10 November 2019 - 00:04

NOTE: This article is part of a nine-part sequential narrative series on initiation practices in SA. Answer the question at the end of the article to continue with the narrative or view the full series at The Perilous Path To Manhood.


A boy rescued from an initiation school is admitted to St Barnabas Hospital in Libode.
In the nick of time A boy rescued from an initiation school is admitted to St Barnabas Hospital in Libode.
Image: Leon Sadiki

Researcher Mmampho Gogela, the head of the Centre for Learning and Teaching Development at Walter Sisulu University in Mthatha, attributes many of the more than 1,100 initiate deaths over the past 12 years to complications after botched circumcision procedures.

“There are also frequent reports of dehydration and physical violence in initiation schools,” Gogela found in her 2018 study on the subject.

A presentation by the provincial department of health, dated November 6, stated that of  this winter season's 23 fatalities, seven boys died of septicaemia, four each from injury and dehydration, two each of excess bleeding, pneumonia and aspiration (when someone dies after breathing in food or drink), one of tuberculosis and another of gangrene.

Last year's summer season, however, showed a different picture. Of the 30 deaths, 11 were from dehydration, seven from septicaemia, three from food poisoning, two each from asthma and pneumonia, and one each from kidney failure, burns, suicide, multiple injuries and aspiration.

Deaths and penile amputations are a feature of every circumcision season as a result of sepsis, gangrene and dehydration
Department of Health presentation

The presentation said dehydration-related deaths and hospital admissions were high because “drinking water, especially during the first to second week of initiation school, is still forbidden” in some areas. It also states that six boys had their penises amputated because their wound dressings were too tight “constricting blood flow and causing gangrene”.

“Deaths and penile amputations are a feature of every circumcision season as a result of sepsis, gangrene and dehydration,” the presentation says.

Also during this year's winter season, four boys were admitted to hospital after being severely assaulted, including one with sjambok injuries, two with head injuries, and one with abdominal injuries.

“Families are not taking full responsibility for the initiation process. They allow young and inexperienced family members to be in charge of the process,” the presentation says.

Long-time Eastern Cape health spokesperson Sizwe Kupelo has described Ngqeleni, outside Mthatha, as the murder capital of circumcision because of the number of assaults that take place there in illegal initiation schools.

Speaking in his personal capacity, Kupelo described what he has seen on raids of illegal initiation schools, such as one in Nkonkoni village, outside Libode, where a 13-year-old boy died after a botched circumcision.

The stench was so unbearable. The boy was septic, his flesh around his penis was gone
Sizwe Kupelo

“The department of health was alerted that there was an illegal initiation school and when we arrived with ambulances, the boys ran away into a nearby forest,” he said. A week later, emergency services were called again as the boys’ conditions had worsened.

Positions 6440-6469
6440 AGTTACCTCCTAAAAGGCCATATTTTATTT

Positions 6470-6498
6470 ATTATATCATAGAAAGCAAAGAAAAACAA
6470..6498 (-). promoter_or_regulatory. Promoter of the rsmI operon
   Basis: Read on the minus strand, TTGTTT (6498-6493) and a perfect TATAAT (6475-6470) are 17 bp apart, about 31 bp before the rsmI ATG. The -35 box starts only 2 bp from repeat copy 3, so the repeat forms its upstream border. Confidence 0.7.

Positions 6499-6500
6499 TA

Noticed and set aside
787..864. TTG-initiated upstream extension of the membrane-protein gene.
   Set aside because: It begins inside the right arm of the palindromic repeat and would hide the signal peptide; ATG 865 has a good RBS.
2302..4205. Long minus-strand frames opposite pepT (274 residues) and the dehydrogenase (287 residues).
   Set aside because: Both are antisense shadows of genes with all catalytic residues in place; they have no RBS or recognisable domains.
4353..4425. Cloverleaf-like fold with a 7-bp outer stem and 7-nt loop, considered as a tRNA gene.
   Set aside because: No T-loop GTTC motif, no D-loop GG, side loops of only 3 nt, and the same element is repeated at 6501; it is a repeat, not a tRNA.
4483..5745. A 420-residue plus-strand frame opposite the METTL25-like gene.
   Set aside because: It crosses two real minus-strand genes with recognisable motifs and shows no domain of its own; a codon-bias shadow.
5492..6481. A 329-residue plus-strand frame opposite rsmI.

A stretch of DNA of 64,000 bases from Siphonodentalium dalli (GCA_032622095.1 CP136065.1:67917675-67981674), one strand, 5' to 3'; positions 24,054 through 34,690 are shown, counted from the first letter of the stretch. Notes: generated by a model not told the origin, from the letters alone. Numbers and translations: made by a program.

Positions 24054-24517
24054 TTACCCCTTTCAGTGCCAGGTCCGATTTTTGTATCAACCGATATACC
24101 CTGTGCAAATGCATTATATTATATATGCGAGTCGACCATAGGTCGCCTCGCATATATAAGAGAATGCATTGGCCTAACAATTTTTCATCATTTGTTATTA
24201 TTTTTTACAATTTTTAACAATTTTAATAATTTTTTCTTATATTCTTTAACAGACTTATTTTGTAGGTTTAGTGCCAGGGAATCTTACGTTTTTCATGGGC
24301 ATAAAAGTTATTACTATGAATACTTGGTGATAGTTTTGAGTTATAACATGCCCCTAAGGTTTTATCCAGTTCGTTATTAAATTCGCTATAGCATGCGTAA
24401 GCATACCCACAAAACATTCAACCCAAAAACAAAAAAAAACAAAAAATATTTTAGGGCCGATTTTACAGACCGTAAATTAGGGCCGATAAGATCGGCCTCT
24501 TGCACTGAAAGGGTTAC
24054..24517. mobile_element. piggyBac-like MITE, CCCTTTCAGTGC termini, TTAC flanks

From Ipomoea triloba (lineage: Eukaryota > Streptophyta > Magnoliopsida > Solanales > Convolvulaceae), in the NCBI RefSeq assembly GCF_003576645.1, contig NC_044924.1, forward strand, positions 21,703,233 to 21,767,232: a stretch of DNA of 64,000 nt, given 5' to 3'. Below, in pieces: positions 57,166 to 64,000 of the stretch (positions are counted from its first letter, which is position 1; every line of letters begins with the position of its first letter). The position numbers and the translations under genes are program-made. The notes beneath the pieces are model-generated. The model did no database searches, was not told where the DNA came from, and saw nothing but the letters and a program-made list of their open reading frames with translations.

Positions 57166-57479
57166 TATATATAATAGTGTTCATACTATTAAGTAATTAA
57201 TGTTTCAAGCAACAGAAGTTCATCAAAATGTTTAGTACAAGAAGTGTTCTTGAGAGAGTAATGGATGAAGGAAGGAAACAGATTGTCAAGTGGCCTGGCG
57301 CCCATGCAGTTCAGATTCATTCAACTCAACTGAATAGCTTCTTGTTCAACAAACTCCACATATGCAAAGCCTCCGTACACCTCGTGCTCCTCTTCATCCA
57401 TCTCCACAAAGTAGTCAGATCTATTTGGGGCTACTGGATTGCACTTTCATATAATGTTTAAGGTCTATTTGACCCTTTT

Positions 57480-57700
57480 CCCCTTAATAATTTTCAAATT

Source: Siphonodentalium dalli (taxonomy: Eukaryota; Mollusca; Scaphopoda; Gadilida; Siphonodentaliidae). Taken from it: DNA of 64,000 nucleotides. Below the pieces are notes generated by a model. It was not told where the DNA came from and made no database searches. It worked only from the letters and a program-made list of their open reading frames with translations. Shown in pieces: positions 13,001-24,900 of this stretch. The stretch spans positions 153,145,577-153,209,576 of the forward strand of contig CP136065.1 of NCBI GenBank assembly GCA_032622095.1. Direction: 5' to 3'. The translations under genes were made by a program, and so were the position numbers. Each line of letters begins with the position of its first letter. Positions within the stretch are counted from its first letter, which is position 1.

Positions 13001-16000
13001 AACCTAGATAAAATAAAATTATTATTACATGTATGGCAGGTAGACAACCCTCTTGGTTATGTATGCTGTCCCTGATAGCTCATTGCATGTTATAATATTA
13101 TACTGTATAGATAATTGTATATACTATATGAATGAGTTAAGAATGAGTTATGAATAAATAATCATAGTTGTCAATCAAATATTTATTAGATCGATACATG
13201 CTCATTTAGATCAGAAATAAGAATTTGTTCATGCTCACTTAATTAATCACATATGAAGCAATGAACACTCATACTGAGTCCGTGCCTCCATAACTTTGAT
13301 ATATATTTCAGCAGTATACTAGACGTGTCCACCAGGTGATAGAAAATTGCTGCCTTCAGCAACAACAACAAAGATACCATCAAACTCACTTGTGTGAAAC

“We rescued five boys, all with septic wounds. The 13-year-old was the worst of them all,” Kupelo said. The boy, diagnosed with kidney failure and gangrene, died a week later.

But long before that, in 2005, Kupelo arrived at St Barnabas Hospital in Libode to be confronted by screaming nurses.

“I have never heard such screams from nurses before. They were crying, asking me why do we men allow boys to get so bad before taking them to hospital. The stench was so unbearable. The boy was septic, his flesh around his penis was gone,” he said.

Another incident was when they rescued a boy in Mpangeni village in Libode, who had been severely beaten by his own relatives when he started hallucinating due to dehydration.

“As he wouldn’t stop talking and crying, his relatives burnt his hands and feet. In an effort to try healing the burns, they used animal spray on the burnt hands and feet. That boy was deformed for life as he is now in a wheelchair,” Kupelo explained.

Boys injured at initiation schools recover at St Barnabas Hospital in Libode.
In recovery Boys injured at initiation schools recover at St Barnabas Hospital in Libode.
Image: Leon Sadiki

Kupelo says many deaths in Ngqeleni are caused by assaults.

“How does a boy lose his leg or arm? Those limbs have nothing to do with circumcision,” he said.

He attributes the deaths in the Mpondoland area to poor community involvement. “The surgery in many cases is done correctly, but the management after the surgery is the problem,” he said.

Kupelo called for a three-year moratorium on circumcisions in the Mpondoland area.

How does a boy lose his leg or arm? Those limbs have nothing to do with circumcision
Sizwe Kupelo

“Take those illegal iingcibi (traditional surgeons) and amakhankatha (traditional nurses)  and train them for six months. When they graduate, no other new iingcibi should be allowed to practise in the area for three years. Initiation schools must be built in all areas in Mpondoland and must be manned by experienced iingcibi and amakhankatha,” Kupelo said.

In case where assaults are reported, Kupelo said the iingcibi and amakhankatha must be charged criminally - but not for contravening the circumcision laws.


Does our initiate receive medical attention in time to restore him to full health?


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